A helpful overview for both employers and employees

Working remote, telecommuting, mobile professional. Whatever you chose to call it, it’s an avenue that is being explored more and more by employers and employees. In a study done by GlobalWorkPlaceAnalytics.com, they found that there’s been a 115% increase in the remote employee population, either full or part time, since 2005. The top areas that are seeing the most telecommuting growth is technology, human resources, real estate, mortgage, recruiting, finance and accounting. However, this doesn’t mean that other professions aren’t transitioning to this route. With technological advances happening every day, new possibilities are always presenting themselves.

If you are thinking about bringing this option to your workforce or are building a case for your boss, here are some things to take into consideration:

Positives to having remote workers

Thanks to all of the collaboration tools that are now on the market, a number of companies are revealing that their teams are actually experiencing an increase in communication and interaction. Managers and leaders reported that when they have remote employees, they are more like to develop a clear group plan and goals, there’s more collaboration throughout the project duration, accountability increases, along with camaraderie and willingness to be a part of something. Employees who are shown support and trust from their higher ups develop a loyalty to their place of work as opposed to those hindering and repressive environments. Owners and managers have also reported a lower employee turnover rate as they accommodate “work from home day” requests or employees who move or travel.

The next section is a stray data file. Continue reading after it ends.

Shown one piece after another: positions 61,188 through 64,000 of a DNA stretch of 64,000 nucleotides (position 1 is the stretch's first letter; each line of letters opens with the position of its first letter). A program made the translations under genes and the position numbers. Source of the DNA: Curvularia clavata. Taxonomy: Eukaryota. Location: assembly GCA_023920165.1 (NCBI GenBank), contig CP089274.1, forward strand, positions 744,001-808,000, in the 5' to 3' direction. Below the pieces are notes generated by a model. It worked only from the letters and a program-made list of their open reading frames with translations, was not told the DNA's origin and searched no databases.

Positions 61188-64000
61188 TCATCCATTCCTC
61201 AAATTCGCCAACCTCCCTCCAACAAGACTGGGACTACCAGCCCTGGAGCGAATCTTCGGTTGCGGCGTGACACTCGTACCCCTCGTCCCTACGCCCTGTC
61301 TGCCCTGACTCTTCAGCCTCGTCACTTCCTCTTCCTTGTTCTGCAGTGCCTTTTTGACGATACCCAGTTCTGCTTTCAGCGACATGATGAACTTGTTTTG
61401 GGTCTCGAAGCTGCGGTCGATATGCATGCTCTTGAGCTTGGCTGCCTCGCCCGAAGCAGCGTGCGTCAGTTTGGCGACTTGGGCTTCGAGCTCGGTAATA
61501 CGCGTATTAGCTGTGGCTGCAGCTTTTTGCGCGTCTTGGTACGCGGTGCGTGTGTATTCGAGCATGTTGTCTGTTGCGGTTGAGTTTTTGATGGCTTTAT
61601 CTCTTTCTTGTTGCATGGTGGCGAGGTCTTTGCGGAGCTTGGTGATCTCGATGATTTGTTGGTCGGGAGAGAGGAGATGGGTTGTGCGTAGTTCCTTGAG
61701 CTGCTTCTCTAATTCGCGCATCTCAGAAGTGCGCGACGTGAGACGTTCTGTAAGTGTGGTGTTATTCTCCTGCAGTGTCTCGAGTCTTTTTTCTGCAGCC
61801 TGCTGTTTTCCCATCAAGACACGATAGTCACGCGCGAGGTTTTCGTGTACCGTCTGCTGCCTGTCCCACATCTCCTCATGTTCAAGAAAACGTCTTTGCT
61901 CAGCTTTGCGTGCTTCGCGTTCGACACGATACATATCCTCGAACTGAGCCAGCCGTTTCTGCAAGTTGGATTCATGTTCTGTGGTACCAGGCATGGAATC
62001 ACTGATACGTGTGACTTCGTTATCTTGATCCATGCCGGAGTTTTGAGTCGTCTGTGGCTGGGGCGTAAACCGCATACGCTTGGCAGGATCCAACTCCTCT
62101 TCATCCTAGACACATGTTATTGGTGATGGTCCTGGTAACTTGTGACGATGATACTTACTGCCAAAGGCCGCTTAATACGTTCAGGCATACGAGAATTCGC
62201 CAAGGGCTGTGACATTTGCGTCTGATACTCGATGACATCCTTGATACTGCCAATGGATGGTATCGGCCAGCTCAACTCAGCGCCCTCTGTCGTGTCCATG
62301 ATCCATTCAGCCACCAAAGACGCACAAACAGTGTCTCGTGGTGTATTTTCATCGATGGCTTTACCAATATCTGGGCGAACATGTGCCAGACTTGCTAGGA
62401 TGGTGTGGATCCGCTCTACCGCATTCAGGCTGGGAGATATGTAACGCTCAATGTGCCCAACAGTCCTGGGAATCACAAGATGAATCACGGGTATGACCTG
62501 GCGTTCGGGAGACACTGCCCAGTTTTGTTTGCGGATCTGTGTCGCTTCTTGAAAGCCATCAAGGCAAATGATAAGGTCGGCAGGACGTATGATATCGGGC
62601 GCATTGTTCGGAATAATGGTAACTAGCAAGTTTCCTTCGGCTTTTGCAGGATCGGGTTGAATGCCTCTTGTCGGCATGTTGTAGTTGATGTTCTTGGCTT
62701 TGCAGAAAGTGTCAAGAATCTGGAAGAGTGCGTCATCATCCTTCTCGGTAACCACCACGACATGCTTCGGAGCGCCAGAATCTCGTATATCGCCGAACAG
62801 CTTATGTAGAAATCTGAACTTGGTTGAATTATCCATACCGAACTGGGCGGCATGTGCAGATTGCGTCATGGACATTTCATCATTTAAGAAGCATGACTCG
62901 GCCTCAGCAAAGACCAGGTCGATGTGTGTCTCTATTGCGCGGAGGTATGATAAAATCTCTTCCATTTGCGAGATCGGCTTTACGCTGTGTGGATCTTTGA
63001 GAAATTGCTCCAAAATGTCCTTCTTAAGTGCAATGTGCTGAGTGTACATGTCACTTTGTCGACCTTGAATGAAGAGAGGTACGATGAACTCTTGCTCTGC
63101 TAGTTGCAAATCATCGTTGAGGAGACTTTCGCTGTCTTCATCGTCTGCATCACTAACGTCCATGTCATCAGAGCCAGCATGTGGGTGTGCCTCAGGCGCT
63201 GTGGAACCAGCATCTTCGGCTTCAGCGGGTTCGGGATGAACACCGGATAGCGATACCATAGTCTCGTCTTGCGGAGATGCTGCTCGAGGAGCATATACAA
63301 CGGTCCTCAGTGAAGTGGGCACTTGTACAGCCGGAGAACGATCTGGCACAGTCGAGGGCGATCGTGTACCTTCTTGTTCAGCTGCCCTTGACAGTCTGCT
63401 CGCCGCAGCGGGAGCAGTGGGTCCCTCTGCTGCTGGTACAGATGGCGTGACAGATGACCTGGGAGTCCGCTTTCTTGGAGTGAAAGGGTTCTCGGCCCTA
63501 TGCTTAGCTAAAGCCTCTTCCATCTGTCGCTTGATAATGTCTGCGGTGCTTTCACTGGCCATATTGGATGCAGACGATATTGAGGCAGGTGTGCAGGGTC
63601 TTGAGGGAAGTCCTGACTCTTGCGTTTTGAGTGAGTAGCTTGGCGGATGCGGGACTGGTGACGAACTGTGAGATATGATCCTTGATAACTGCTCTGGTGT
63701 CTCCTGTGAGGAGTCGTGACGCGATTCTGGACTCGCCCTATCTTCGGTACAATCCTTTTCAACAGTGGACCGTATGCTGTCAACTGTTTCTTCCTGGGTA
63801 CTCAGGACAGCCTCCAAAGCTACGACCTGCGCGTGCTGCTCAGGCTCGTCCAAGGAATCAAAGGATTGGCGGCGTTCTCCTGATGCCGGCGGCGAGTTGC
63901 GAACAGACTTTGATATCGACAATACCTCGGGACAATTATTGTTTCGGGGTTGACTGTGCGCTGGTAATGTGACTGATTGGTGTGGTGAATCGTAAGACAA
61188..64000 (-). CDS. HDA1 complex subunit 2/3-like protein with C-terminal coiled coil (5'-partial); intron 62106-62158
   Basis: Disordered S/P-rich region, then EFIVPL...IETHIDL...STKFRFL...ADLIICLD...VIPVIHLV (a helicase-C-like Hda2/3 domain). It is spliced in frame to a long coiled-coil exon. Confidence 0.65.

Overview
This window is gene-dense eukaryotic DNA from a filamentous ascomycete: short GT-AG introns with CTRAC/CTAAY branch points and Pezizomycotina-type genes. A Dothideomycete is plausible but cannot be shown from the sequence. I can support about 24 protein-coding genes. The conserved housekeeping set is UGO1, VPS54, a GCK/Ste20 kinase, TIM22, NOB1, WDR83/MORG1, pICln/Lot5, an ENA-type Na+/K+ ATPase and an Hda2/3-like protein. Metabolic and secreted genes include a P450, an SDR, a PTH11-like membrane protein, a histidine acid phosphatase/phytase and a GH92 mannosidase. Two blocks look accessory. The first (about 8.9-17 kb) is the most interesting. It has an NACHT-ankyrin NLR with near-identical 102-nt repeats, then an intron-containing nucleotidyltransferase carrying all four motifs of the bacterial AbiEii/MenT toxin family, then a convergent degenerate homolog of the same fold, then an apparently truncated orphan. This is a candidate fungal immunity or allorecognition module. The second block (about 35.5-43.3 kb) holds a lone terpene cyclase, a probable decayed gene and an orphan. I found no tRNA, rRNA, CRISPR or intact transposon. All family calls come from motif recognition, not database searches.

Because location is irrelevant when it comes to remote employees, businesses can extend their hiring pool to a global level. Depending on the position and the location, hourly or salary prices will vary. However, without these additional employees in the office, companies are saving more on overhead costs.

Negatives to having remote workers

Employees working remotely full time are going to miss all of the face to face, small chat and bonding that happens in the workplace. Sometimes it’s the on the spot interaction that leads to new project ideas, problem-solving, after work meetups or other human interactions that create a more connected workforce.

The biggest concern of allowing employees to work remotely is security. With cybercrime on the rise, it is critical to have a security structure in place to protect both the company and their client’s data. Lucky for you, we’ve included a list of security hardware and software that can help add that extra buffer between you and cybercriminals.

Tech that can help

Just to really drive the point home, it is impossible to be 100% secure. There are too many factors that contribute to vulnerabilities, leaving cracks in the infrastructure that act as entry points for cybercriminals to slip through. Companies of all shapes and sizes have experienced hacking. With that being said, here is a short list of technology based bumpers you can implement to make the connection more secure, as well as keep your telecommuters connected:

Cloud – Using the cloud as a place to store and retrieve data adds an extra layer of protection to your environment, while allowing remote workers to still access all the necessary applications. This also gives business owners and managers the power to limit what data each user can get to. Additional security software can be added to the cloud platform that allows owners and managers to erase all data from a device in the case of theft or malicious ex-employee behavior.

Online whiteboard – These applications allow team members to sketch, share notes and thoughts all in real time. There are many whiteboard options out there that will offer a variety of specific features, but overall, it’s a great concept to bring a team together for a brainstorm session and keep the connection intact.

VPN – Think of this as a secure tunnel that connects a remote device to an internal network, just like an extension of the company. This is a must for businesses as the data that is being sent between the two points is encrypted, keeping it from being interfered by hackers.


Working remotely isn’t for everyone. Personality type and job requirements are all things to take into consideration for both employers and employees looking to work in this fashion.